JASON Task Force pushes for narrowed MU Stage 3 focusing on interoperabilityWhat is an "API"?
October 2, 2014 | By Susan D. Hall
Meaningful Use Stage 3 requirements should be narrowed to more closely focus on interoperability, the Office of the National Coordinator for Health IT's JASON Task Force recommended in a meeting Wednesday.
At its September meeting, the task force pointed out that the JASON report found that Meaningful Use's Stage 1 and 2 had not achieved "meaningful interoperability" and stressed a need to create a unifying software architecture using application programming interfaces...
'Learning the lessons from Meaningful Use Stage 2, the more we expand the complexity of Meaningful Use requirements, both on providers and vendors, the less capacity they have to do novel things. This is proposing that there be sort of a bargain here, which is to say if we really care about this, we should narrow the scope of Meaningful Use Stage 3 and associated certifications to focus on interoperability … and in return set a higher bar for interoperability, specifically related to the development of public APIs," explained co-chair Micky Tripathi.
The draft report also recommends that ONC develop a public-private vision and roadmap for a nationwide coordinated architecture for health IT. It calls for a coordinated architecture tapping into the dynamism of the market to foster innovation rather than a top-down directive. That architecture should be based on the use of a public API that enables data- and document-level access to EHR-based information.
Its recommendations include prohibiting vendors and providers from blocking access to the public API for competitive or proprietary reasons...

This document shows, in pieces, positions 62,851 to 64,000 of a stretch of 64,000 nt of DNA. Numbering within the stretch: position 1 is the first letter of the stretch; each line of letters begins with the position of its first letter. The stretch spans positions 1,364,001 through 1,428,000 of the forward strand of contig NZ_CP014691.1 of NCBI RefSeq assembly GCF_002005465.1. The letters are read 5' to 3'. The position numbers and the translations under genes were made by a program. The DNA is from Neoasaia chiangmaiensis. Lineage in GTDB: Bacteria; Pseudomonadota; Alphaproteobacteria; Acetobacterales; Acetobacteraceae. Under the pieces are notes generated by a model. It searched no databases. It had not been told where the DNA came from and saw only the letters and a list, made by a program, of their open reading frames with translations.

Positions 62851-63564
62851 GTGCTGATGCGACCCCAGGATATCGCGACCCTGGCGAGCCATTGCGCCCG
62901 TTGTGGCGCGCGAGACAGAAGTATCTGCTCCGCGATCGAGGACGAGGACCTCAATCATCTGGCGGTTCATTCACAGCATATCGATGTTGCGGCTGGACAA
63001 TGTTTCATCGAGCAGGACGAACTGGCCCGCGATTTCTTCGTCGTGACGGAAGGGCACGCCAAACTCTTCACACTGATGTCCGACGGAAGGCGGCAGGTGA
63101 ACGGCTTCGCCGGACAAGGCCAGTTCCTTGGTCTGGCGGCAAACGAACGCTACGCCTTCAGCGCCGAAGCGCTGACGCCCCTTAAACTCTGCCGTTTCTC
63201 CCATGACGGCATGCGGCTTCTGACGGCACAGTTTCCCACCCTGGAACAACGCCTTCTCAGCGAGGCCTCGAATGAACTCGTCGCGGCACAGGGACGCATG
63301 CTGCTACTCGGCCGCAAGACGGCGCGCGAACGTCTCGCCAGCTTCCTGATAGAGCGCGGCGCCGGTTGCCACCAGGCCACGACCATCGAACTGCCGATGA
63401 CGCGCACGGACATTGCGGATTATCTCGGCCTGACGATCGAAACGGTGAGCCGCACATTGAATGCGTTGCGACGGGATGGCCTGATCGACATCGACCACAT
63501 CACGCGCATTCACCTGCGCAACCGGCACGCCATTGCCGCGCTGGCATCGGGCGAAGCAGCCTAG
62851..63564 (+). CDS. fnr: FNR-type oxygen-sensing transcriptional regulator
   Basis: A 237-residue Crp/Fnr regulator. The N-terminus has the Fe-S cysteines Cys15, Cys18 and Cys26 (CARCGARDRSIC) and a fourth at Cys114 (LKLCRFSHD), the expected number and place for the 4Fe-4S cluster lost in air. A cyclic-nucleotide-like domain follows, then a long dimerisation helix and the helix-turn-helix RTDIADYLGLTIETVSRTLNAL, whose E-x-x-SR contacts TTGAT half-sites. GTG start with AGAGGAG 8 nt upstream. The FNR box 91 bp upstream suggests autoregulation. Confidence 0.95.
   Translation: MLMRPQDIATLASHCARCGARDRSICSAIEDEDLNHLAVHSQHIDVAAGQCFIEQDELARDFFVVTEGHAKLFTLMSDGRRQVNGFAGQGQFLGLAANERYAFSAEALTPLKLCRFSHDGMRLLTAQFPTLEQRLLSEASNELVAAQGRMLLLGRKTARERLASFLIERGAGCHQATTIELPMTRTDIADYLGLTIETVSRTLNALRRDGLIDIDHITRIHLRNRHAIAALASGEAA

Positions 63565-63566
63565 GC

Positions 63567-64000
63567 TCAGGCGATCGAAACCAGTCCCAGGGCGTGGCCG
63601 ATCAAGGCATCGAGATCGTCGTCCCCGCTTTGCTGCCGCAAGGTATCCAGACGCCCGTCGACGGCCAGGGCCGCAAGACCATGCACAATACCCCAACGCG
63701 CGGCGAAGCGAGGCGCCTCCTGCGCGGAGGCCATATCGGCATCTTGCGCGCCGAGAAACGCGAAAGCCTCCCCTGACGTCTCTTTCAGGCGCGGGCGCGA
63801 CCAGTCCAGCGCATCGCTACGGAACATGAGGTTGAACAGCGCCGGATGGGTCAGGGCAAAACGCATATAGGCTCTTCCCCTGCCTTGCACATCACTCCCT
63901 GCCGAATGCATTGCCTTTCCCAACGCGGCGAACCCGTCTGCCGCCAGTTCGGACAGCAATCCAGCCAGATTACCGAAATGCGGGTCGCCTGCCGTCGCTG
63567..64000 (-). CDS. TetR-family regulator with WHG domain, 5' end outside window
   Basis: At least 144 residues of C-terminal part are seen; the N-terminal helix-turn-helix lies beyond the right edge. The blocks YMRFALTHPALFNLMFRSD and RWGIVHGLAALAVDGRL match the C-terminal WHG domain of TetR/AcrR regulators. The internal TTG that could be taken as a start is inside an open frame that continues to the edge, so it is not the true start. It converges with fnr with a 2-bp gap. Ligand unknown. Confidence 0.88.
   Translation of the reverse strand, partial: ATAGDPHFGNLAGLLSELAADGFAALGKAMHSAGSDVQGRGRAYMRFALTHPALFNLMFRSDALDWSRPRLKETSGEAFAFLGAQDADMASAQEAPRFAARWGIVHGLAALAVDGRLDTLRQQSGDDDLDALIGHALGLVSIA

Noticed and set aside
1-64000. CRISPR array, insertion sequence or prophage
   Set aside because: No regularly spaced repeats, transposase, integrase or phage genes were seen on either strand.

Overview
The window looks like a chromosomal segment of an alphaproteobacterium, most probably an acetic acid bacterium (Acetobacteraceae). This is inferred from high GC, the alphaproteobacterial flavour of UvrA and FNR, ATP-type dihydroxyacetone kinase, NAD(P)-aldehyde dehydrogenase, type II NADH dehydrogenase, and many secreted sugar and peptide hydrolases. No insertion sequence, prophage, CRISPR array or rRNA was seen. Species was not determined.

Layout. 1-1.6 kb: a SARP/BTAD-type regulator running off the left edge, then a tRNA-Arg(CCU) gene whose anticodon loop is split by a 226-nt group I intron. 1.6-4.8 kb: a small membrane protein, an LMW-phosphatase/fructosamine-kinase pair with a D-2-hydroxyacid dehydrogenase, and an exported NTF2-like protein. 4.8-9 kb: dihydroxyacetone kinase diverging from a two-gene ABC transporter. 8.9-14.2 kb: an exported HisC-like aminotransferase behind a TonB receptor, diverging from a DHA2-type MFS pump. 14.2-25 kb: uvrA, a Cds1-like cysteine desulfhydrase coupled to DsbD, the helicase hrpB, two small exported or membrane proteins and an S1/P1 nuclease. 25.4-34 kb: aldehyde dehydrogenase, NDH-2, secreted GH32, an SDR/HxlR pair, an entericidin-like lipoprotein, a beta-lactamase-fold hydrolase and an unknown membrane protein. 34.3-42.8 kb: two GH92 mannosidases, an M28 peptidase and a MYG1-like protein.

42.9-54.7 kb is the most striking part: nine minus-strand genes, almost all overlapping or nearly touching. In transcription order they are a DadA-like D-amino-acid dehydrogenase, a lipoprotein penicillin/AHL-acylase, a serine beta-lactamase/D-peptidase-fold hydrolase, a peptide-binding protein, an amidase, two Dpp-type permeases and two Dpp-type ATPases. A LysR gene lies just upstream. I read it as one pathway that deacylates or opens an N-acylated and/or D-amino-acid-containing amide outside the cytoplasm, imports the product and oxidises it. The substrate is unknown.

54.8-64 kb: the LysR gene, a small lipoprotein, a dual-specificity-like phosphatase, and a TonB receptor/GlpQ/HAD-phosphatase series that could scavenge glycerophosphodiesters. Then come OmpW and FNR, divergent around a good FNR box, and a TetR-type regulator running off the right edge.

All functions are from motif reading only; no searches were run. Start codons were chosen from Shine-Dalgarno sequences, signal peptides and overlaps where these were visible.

In computer programming, an application programming interface (API) specifies a software component in terms of its operations, their inputs and outputs and underlying types. Its main purpose is to define a set of functionalities that are independent of their respective implementation, allowing both definition and implementation to vary without compromising each other.Below, JASON REPORT Appendix E: Possible Implementation Pathway for Public API
The following diagram maps current standards and approaches to JASON-specified gaps.
Addressing problems through better EHR designs cannot be done piecemeal. It requires a holistic view of clinical work that can be modeled and then used as a basis for EHR design.To the extent that a "holistic view of clinical work" necessarily has to include structured data and narrative data transparency and seamless data exchange (the "interoperability" misnomer), a comprehensive (non-piecemeal) data dictionary standard would comprise the simplest and sturdiest interop foundation, IMO (and, no, it would not be a panacea).
- Jerome Carter, MD
Now, for the sake of simplicity, assume n(n-1) "API sets" (each defining the complete data interchange specs for all data variables comprising the elements of the respective point-to-point EHRs). As of today, (Oct 2nd) ONC-CHPL lists 456 "Complete ambulatory and inpatient 2014 Certified systems" alone (in contrast to 1,848 total systems, modular and complete).